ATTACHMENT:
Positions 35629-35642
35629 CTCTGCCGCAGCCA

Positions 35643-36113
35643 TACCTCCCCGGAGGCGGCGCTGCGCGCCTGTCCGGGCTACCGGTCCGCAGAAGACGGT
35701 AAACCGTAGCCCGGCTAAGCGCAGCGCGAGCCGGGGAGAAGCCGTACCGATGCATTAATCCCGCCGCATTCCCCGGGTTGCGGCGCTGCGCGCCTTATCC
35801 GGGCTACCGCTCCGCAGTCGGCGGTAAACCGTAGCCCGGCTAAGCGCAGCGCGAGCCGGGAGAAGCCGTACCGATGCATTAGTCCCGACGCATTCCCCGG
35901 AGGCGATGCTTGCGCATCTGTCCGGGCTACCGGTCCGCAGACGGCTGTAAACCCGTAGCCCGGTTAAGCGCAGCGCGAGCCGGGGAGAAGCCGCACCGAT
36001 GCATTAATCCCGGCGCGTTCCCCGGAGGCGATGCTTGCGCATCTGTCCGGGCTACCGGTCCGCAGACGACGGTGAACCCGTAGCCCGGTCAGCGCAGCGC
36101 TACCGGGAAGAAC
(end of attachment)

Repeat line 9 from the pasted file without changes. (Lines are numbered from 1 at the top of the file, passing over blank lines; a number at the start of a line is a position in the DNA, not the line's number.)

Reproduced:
36101 TACCGGGAAGAAC